Monday, November 8
2021 Update on Ticks in Ohio – Tim McDermott, OSU Extension
Did you know that we have gone from one medically important tick in Ohio twenty years ago to five today including adding two new ones in 2020? Learn the state of ticks in Ohio right now as well as how to protect you, your family, and your animals from tick-vectored disease.
Thanks, Eugene…Non-native Bird Damage Management – Thomas Butler, USDA-Wildlife Services
This presentation will discuss history and damage management strategies for European starlings, house sparrows, rock pigeons, and mute swans.
Impacts of Non-Native Earthworms in Hardwood Forests – Tara Bal, Michigan Technological University
Did you know that over much of North America, most of the earthworms present today are exotic invasive ones? Learn about different types of earthworm groups and the impacts of these ecosystem engineers on forest soils, nutrients, plants, microorganisms, and wildlife communities. Being aware of what you can do is an important step in forest management considerations.
The Unwanted And Unloved Invasive Insects That Should Be On Your Radar – Amy Stone, OSU Extension
While invasive species are nothing new, this session will be covering several non-native invasive insects that should be aware of and watching for. From leaf feeders like the viburnum leaf beetle and the gypsy moth, stem feeders like the spotted lanternfly, and wood borers like the Asian Longhorned beetle, you will hear the latest information about each species including where they are lurking, what to look and how to report and/or manage.
Tuesday, November 9
Bobcats in Ohio – Katie Dennison, ODNR-Division of Wildlife
After being largely absent for over a century, bobcats have made an impressive recovery in Ohio over the past 20 years. In this presentation, Katie will provide a brief introduction on bobcat ecology, then go more in-depth into the history and current status of bobcats in Ohio, including an overview of findings from research and monitoring, and information for government leaders who may have bobcats in or around their community.
Crafting Code – Sarah Esala, City of Dublin
Occasionally we need to address wildlife issues through a written ordinance. Knowing when and how to create a quality proposal that city councils or commissions will want to address requires a few simple but important considerations. This session will present some steps to planning and writing great proposals for the best chance for success with residents and in council chambers.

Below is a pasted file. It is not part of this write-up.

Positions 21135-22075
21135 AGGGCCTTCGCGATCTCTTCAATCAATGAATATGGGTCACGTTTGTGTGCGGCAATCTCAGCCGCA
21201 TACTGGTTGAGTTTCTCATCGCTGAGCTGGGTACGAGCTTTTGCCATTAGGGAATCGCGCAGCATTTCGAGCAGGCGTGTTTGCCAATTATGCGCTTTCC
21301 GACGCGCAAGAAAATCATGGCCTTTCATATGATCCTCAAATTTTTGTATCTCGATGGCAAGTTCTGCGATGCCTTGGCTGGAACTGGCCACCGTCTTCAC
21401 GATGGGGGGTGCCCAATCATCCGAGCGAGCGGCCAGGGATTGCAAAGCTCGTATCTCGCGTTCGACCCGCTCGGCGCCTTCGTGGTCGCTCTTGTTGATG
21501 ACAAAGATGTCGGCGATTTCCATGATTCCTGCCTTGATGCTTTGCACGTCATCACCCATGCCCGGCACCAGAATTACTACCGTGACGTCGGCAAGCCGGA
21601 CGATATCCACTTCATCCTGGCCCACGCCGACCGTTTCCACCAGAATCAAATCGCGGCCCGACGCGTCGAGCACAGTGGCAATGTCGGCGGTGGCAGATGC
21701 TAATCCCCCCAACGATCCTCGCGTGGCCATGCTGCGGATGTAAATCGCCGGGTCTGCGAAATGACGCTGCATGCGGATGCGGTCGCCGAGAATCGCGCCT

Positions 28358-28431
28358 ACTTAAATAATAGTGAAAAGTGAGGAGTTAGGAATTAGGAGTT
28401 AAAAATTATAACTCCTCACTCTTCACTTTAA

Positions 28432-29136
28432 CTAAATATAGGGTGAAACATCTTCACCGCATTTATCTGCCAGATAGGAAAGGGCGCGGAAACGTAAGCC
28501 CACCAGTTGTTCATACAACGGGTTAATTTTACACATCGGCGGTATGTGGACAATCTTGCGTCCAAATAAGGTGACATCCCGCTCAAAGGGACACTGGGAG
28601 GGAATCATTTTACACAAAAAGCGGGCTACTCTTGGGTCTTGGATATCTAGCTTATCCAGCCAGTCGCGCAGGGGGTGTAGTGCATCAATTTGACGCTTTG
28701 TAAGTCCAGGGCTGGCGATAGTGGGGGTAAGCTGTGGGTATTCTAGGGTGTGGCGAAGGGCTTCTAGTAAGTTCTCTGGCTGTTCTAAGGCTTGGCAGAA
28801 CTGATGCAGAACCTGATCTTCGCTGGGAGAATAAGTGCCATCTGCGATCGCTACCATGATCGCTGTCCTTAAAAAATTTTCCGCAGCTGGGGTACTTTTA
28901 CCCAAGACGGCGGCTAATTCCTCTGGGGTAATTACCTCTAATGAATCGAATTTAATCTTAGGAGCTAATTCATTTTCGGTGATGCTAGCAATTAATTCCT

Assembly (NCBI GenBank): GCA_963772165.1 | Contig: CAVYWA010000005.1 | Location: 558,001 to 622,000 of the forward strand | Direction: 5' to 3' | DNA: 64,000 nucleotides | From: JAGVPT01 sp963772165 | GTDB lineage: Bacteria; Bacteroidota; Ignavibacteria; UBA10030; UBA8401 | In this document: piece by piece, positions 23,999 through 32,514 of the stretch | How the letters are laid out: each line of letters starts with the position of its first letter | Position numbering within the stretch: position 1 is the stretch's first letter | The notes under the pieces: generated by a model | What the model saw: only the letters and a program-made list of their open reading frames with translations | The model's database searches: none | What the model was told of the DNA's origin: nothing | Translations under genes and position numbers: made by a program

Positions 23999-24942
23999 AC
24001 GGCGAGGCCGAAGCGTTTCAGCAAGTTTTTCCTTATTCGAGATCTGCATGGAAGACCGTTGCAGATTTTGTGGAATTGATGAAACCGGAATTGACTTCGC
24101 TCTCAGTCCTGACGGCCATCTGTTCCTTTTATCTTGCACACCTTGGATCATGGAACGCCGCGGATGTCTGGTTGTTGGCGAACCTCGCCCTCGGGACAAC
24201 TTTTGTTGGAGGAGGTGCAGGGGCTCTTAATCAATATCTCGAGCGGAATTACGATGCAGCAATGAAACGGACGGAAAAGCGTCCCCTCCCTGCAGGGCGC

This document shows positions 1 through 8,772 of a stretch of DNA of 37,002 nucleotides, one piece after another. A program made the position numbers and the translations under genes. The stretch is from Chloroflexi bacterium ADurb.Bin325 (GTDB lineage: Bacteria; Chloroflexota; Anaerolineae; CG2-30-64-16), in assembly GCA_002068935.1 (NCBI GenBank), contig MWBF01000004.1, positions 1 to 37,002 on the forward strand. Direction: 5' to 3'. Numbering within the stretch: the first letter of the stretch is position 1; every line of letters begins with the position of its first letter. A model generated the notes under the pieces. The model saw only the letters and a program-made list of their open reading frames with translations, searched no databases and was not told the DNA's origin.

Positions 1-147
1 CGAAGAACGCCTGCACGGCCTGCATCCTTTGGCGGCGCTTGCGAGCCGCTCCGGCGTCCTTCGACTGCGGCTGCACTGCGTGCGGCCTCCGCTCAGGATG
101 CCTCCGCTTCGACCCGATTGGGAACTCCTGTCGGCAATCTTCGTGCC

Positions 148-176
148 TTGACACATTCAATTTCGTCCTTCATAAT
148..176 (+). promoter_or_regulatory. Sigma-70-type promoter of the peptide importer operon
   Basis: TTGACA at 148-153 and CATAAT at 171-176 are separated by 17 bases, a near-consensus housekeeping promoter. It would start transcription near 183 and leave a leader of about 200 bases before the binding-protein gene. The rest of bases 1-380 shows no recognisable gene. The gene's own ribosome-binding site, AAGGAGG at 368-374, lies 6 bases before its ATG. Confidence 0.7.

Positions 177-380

Coexisting with Squirrels – Stormy Gibson, SCRAM! Wildlife Control
Learn about ways to prevent uninvited squirrels from invading your attic, how to mitigate them and coexist with them in a humane way.
Ohio’s White-tailed Deer: An Update on Herd Health and Condition – Mike Tonkovich, ODNR-Division of Wildlife
Mike will share an update on white-tailed deer in Ohio, including information on diseases that impact white-tailed deer, and current challenges.
Wednesday, November 10, 1 pm – 3 pm – How Communities Manage Urban Coyotes
1 pm – Coyotes and Communities: Denver Metro Area Coyote Study – Mary Ann Bonnell, Denver Metro Area Coyote Study, Jefferson County Open Space, CO
Explore best practices and lessons learned through community-based urban coyote management informed by collaboration, research, and real life.
1:45 pm – The Transition from Catch and Kill to Research and Community Education – Josh Henderson, Galveston, TX Police Department
Coyotes’ ability to adapt to their environment is remarkable indeed. Over the last ten years, we have transitioned from trap/catch/kill to a proper coyote management program. Galveston is now on the cutting edge of coyote research and no longer employs a knee-jerk reaction form of coyote management. This presentation will discuss how and why we do what we do. I will explain both the research that is ongoing and discuss the community education programs that are necessary to make this program a success.